In simple words, the act has been framed to achieve the following objectives:
· Ensure the easy and trouble-free legal process for the cases related to insolvency and bankruptcy.
· Stimulate Entrepreneurship by availing easy credit in the market.
· To resolve the cases within a rational period of time.
· Get rid of the confusion and complications created by the existing legal frameworks.
· Make sure that the creditors and investors are protected as well as provide support for the development of the credit markets.
· Upgrade the ease of doing business by facilitating more investments.
· Improve and develop the economy of the country.

INSOLVENCY AND BANKRUPTCY CODE (AMENDMENT) ACT, 2020

The novel corona-virus, “Covid-19”, has proved to be a hazardous menace of the 21st century. Many people were infected by it and destructions were caused all around the world. To prevent the spread of this disease, many countries imposed lockdowns, including Indi. This ultimately hampered the economy and finance of the country. Business, corporate sectors, and factories were temporarily closed, resulting in a decrease in the cash flow in the market. This led to the rise in the non-performing assets, causing delays and defaults in the payments to the banks, creditors and financial organisations.

The Government of India, in order to secure the interests of the corporate debtors and to prevent committing defaults to their debt obligation, promulgated the Insolvency and Bankruptcy (Ordinance) Code, 2020. The President of India promulgated the Ordinance on 5th June 2020, in pursuance of the economic measures announced by the Ministry of Finance. This step was taken to support the Indian business and economy which was hugely affected by the outbreak of the Covid-19.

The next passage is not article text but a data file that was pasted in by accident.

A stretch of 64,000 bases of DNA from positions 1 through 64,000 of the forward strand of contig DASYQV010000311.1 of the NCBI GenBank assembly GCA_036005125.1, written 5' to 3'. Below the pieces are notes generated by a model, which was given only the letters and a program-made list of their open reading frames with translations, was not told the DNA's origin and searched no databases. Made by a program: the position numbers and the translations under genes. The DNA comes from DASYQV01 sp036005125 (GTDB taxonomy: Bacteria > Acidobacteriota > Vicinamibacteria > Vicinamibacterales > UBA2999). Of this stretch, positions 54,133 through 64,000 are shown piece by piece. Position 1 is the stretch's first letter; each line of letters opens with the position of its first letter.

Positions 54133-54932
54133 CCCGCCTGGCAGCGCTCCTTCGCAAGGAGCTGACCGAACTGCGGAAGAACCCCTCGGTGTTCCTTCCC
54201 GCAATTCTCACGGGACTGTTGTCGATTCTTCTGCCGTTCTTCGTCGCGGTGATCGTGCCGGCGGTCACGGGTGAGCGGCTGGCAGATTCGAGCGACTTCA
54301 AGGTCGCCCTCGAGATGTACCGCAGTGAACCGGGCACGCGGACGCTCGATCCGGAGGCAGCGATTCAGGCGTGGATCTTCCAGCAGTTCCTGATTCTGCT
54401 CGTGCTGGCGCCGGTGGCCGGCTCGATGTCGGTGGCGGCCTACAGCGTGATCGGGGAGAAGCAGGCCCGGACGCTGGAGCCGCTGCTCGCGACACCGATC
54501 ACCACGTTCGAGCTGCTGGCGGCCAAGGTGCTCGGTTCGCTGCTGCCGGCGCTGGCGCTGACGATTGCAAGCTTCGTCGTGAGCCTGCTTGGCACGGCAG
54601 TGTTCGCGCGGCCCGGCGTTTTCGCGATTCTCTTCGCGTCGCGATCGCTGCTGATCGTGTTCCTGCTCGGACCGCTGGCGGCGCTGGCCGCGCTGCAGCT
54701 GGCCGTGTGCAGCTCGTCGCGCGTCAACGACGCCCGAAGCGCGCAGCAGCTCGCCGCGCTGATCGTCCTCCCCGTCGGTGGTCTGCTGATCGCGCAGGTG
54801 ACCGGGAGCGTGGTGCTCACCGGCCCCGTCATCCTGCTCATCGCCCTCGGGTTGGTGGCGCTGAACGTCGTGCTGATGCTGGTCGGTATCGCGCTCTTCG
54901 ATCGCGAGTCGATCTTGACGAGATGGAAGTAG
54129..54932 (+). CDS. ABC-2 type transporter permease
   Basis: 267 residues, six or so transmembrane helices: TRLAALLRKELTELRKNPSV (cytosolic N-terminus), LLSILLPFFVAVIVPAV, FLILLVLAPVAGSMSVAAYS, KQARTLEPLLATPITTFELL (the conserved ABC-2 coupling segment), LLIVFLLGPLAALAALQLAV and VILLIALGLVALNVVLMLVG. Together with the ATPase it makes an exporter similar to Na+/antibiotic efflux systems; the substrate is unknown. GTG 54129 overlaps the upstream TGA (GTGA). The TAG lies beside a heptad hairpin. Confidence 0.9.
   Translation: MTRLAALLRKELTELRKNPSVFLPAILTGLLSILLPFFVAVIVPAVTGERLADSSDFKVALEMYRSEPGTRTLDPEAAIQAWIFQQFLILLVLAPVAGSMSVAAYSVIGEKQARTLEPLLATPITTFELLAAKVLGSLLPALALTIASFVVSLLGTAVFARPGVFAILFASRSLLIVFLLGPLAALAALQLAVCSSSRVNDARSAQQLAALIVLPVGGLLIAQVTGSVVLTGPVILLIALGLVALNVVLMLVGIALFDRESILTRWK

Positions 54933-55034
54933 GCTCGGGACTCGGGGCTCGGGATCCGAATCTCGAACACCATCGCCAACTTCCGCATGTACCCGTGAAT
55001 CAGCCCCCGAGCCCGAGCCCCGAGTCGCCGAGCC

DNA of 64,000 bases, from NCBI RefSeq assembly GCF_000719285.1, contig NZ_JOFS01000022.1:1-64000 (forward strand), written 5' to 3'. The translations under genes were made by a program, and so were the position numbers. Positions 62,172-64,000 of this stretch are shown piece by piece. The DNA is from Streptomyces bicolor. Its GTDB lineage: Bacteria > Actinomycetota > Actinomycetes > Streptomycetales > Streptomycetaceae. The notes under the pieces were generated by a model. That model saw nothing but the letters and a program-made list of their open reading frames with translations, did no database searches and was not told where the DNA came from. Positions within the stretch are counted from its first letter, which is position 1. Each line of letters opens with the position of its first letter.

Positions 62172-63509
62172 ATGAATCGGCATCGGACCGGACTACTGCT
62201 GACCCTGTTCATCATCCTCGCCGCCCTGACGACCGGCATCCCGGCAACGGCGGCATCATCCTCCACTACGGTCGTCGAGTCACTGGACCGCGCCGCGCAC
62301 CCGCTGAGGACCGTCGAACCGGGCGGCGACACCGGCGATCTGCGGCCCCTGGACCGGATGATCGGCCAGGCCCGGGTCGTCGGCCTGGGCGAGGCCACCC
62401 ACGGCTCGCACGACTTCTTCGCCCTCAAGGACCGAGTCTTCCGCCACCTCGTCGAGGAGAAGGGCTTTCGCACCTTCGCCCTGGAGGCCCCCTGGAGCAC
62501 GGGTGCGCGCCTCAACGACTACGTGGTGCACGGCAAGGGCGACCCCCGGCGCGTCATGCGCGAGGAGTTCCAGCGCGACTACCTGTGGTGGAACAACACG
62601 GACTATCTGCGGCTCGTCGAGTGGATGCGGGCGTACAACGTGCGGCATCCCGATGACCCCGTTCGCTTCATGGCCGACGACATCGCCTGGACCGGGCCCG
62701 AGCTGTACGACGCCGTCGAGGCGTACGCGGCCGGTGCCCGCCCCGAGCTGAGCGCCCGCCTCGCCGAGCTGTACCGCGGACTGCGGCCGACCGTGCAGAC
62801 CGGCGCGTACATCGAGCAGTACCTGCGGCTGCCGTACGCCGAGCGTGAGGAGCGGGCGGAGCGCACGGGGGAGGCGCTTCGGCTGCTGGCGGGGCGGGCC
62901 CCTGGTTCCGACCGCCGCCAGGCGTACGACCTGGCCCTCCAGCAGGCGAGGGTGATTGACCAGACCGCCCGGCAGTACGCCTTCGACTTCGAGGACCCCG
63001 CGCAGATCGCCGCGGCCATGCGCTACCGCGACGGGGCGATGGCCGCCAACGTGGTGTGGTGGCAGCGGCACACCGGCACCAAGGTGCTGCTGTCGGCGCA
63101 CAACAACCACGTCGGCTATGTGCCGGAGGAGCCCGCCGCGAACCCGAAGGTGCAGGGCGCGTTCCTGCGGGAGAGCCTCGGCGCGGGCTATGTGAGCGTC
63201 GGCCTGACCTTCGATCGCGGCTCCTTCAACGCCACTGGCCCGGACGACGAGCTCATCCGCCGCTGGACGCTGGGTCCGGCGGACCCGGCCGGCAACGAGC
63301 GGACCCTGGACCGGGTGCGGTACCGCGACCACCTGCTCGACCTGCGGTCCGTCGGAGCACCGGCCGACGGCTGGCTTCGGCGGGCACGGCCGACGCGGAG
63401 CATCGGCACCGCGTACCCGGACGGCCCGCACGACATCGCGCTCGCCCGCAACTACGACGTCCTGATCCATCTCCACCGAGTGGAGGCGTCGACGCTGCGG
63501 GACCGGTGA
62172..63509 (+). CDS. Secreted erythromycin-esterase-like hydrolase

The Ordinance was replaced by the Insolvency and Bankruptcy Code (Second Amendment) Bill, 2020, passed by the Rajya Sabha on 19th September 2020. The Bill inserted Section 10A[ii], which reads as:

“Notwithstanding anything contained in Sections 7, 9, and 10, no application for initiation of corporate insolvency resolution process of a corporate debtor shall be filed, for any default arising on or after 25th March 2020, for a period of six months or such further period, not exceeding one year from such date, as may be notified in this behalf. Provided that no application shall ever be filed for initiation of corporate insolvency process of a corporate debtor for the said default occurring during the said period.

Explanation – For the removal of doubts, it is hereby clarified that the provisions of this section shall not apply to any default committed under the said sections before 25th March 2020.”

Another major amendment made in the Code was the increase in the amount from 1 lakh to 1 crore as the minimum threshold for insolvency. This amendment was made by the Insolvency and Bankruptcy Board, in a notification issued on 24th March 2020. The Finance and Corporate Affairs Minister, Nirmala Sitharam, made it clear that insolvency proceedings which were against corporate defaults before March 25, shall continue and the Bill would not be applicable in those cases.

The Government extended the suspension Bill on 24th September for another three months, till 25th December 2020. On 22nd December 2020, the Ministry of Corporate Affairs issued a notification to extend the suspension for another three months, effective from December 25, 2020, till March 25, 2021.

CONCLUSION

Failure of business is a part and parcel of the market economy. And it’s important to provide a sensible and organized solution to deal with such failures. In order to provide a speedy and efficient mechanism to resolve the cases of insolvency, India enacted the Insolvency and Bankruptcy Code, 2016, which has proved to be a huge success in today’s situation. But during this on-going pandemic, it becomes the duty of the nation to protect its corporate sectors, which are facing drastic loss due to the Covid-19. So the Government has taken a marvelous step to protect those who are unable to meet their ends in time. There are also chances of misuse of such provisions. But it’s worth taking a risk if the people who will be saved by this great opportunity are on the higher side than the people who might misuse it.

[i] Former Union Law Secretary and Secretary-General Lok Sabha
[ii]Section 10A of the Insolvency and Bankruptcy (Second Amendment) Bill, 2020.
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Author: Monalisa Maharana